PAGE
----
Gorilla Trekking

Gorilla Trekking

Part of the reason we joined the tour that we did was because we were gung ho about seeing the Mountain Gorillas. I had never met anyone personally who has done the trek, but I've heard about it through clients and we read about it and were intrigued. We even re-watched the movie “Gorillas in the Mist” (with a few parts that we had to fast forward through) in December to help prepare us. (Sidenote: Despite a few graphic and intense scenes, the movie is worth watching and holy cow was Diane Fossey a pioneer!)

We left our campsite early in the morning (which was status quo for the whole trip, by the way, and any time we were able to sleep past 5:30 in the morning we were ecstatic) in a combi van driven by a local. There were six of us in our group, including me and Hunya, and since the maximum allowed to see a gorilla family is eight, we had two stranger dangers placed with us by the National Park. We were assigned a tour leader, and a security guy equipped with an automatic weapon. (By this point I was so used to seeing men and women strolling around with automatic weapons, I was not that wide-eyed.) We drove to a small village near the border of the Bwindi Forest and we began our hike. Within the first ten minutes, we were winded. It was a high elevation and a steep incline and we had been sitting in the truck for days, so we were ill prepared for the seriousness of the hike. Little did we know that the beginning of the hike was easy compared to the rest of the hike once we were inside the National Park. There are not really trails and many times we were climbing over trees and branches and praying that our feet would not slip through to some unknown depth. My walking stick, which I had initially considered cumbersome, became my gauge for every step and also my balance for when I had to hop and jump and plunge and pray that I didn't miss a step and plummet down the steep mountainside deep into the rain forest. I am telling you, this hike was serious. Erika, an older woman from Germany in our group, was the unlucky one who actually fell. A tangle of interwoven branches caught her like a net, saving her from hurting herself too badly. (It was so shocking when it happened that it took thirty minutes for our concern to wear off into laughter, because she totally fell backwards like out of a movie, and of course it was funny!)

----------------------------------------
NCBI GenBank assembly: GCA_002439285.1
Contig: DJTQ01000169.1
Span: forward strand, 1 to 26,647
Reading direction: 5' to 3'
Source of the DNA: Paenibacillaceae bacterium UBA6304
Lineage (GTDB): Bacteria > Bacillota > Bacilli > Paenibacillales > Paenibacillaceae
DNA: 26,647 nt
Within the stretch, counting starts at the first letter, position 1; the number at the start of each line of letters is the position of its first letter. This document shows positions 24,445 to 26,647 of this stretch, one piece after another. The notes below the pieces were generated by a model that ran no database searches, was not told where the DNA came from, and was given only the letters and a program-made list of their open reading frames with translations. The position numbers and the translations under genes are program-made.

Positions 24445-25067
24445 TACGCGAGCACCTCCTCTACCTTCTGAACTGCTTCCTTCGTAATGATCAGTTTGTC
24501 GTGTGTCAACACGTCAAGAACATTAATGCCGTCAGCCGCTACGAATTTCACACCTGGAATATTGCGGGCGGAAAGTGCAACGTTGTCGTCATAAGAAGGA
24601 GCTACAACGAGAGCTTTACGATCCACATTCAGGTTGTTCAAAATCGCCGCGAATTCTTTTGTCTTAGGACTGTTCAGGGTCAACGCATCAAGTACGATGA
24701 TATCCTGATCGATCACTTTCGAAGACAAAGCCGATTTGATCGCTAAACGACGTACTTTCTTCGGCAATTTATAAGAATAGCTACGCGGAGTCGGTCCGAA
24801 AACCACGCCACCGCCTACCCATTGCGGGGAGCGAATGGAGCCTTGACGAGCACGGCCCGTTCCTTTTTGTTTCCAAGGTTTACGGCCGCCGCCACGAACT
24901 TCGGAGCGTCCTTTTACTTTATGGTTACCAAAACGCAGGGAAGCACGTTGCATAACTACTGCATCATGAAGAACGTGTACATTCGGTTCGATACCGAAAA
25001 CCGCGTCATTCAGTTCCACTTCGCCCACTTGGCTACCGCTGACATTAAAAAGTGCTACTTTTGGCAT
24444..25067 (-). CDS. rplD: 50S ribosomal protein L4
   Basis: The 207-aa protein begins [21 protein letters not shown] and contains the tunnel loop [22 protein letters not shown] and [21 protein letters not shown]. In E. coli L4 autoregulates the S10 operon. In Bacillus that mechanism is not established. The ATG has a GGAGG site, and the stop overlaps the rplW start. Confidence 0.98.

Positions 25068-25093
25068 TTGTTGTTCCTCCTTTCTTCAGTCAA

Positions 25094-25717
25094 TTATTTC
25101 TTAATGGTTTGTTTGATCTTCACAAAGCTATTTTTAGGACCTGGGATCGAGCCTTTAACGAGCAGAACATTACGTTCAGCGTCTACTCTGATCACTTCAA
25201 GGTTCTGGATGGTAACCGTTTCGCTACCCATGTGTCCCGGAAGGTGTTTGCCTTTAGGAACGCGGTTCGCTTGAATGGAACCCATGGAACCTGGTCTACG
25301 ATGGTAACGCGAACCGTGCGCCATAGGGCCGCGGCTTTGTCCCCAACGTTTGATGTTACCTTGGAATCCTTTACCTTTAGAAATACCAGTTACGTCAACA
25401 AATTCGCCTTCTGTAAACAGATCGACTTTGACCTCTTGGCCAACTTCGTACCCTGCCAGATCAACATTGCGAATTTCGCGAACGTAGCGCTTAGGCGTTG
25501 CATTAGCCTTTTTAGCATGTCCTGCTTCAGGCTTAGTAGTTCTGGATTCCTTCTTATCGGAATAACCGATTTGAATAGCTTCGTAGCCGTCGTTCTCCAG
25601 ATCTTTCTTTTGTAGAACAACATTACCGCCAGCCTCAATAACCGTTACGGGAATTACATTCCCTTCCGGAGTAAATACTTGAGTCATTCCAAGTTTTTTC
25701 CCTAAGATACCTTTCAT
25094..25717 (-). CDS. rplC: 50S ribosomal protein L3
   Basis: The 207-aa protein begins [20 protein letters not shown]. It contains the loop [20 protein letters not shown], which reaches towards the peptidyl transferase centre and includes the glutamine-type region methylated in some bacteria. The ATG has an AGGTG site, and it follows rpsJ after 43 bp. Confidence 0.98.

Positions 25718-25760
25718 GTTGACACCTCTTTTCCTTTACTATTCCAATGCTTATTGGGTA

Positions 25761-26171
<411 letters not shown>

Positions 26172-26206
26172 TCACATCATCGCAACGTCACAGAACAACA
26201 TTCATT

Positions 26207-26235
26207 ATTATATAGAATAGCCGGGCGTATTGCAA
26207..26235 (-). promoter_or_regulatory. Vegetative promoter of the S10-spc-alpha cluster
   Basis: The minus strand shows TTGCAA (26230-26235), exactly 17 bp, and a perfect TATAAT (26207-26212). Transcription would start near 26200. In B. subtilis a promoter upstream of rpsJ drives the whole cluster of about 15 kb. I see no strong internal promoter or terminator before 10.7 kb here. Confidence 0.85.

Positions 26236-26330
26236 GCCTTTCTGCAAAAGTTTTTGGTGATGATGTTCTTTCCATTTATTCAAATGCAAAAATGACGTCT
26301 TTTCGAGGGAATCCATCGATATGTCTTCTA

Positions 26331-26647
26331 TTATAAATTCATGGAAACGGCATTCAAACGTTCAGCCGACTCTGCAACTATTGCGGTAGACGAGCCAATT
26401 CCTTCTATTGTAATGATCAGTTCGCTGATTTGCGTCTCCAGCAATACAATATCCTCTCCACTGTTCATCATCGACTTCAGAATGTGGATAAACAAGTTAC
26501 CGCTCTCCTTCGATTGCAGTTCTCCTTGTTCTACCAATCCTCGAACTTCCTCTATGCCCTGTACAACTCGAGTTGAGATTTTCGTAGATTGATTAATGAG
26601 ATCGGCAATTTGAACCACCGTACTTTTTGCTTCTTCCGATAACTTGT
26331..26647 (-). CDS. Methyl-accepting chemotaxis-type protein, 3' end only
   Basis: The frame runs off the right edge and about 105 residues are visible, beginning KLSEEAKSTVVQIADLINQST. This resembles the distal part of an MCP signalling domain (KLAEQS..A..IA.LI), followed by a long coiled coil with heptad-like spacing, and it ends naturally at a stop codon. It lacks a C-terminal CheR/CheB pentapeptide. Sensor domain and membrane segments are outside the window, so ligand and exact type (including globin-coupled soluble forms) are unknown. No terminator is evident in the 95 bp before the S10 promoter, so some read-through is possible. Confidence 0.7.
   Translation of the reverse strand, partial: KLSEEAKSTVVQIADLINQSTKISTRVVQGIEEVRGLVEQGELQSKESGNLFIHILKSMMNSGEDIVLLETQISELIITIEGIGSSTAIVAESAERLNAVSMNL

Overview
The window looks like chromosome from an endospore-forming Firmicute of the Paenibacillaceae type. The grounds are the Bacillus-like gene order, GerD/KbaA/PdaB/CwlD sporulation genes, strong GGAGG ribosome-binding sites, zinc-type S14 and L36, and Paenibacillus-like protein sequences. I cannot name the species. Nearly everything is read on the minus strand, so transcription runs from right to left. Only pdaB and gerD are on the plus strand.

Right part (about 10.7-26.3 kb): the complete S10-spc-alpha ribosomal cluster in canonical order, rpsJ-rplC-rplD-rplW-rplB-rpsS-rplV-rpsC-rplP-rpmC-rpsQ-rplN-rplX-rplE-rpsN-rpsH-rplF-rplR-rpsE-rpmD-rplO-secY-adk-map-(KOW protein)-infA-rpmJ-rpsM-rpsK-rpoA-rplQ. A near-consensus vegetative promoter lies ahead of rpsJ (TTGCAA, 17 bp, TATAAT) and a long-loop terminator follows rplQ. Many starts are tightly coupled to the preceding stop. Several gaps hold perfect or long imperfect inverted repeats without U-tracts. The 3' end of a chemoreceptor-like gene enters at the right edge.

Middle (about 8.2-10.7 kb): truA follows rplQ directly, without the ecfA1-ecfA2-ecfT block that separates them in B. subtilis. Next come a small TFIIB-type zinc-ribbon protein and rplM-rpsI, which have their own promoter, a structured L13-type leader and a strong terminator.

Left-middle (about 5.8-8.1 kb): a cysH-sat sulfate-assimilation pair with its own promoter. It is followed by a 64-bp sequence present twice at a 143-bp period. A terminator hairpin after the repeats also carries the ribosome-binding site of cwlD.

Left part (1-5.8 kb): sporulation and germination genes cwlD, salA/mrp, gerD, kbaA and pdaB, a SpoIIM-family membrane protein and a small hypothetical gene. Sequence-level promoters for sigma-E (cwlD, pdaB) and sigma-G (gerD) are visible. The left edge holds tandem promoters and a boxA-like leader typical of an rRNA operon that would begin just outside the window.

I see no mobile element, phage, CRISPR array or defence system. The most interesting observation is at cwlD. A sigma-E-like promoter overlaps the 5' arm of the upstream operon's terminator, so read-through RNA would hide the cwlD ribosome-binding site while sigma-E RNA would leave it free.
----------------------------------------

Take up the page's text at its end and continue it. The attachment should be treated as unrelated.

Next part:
Anyway, after a couple of hours, we finally came upon the gorillas. (Trackers leave early in the morning to find the family for you to see then they radio the guides.) We were lucky enough to see two Silverbacks and one baby!! No joke, the baby did a little mini chest pounding with his tiny fists, which was the cutest thing ever. The gorillas have wee beady eyes set in their oddly shaped noggins and their necks and shoulders and biceps are massive. Beyond massive. The power exuded just when walking is incredible. They can destroy everything in their path while making it look like they are just pulling up tiny weeds. I couldn't stop staring, even though their actions were mundane and simple, and I couldn't stop taking photos. We were all enthralled.

We had to follow them a bit, and it was interesting watching the trackers at work, determining which way to go without getting too close. The law is that an hour interaction is all that is allowed, so when our time was up, we left them to go eat lunch and then head back down. While we were eating lunch, I kept looking up in the tree above us because I thought I heard something. Van and I were a little separate from the rest of our group, but we couldn't see anything above us. Then! We finally saw movement in the super tall tree above the one we were looking in and it was a Silverback shaking around!! He was so high up and disguised in leaves, but then he shimmied down and we watched the whole thing. Of course I uttered the ubiquitous, “I told you so!” but it was lost in our wonder at seeing another big guy right above us. So amazing.

Our hike down was almost as tedious, for it still had inclines and booby traps and despite the man with the machete ahead of us, it was not a trail. Then we had to drive for over two hours to get back to the camp in a van with no AC that kept sucking in red clay and blowing it all over our faces. It felt like we were in a cartoon when the cloud of red dust puffed out all over our faces. When we got back to our camp we discovered that the other group had returned three hours before us. It turns out that some people have easier hikes than others, and that different families are more accessible. Despite our exhaustion, we were so stoked to have had such an adventure. It was untoppable.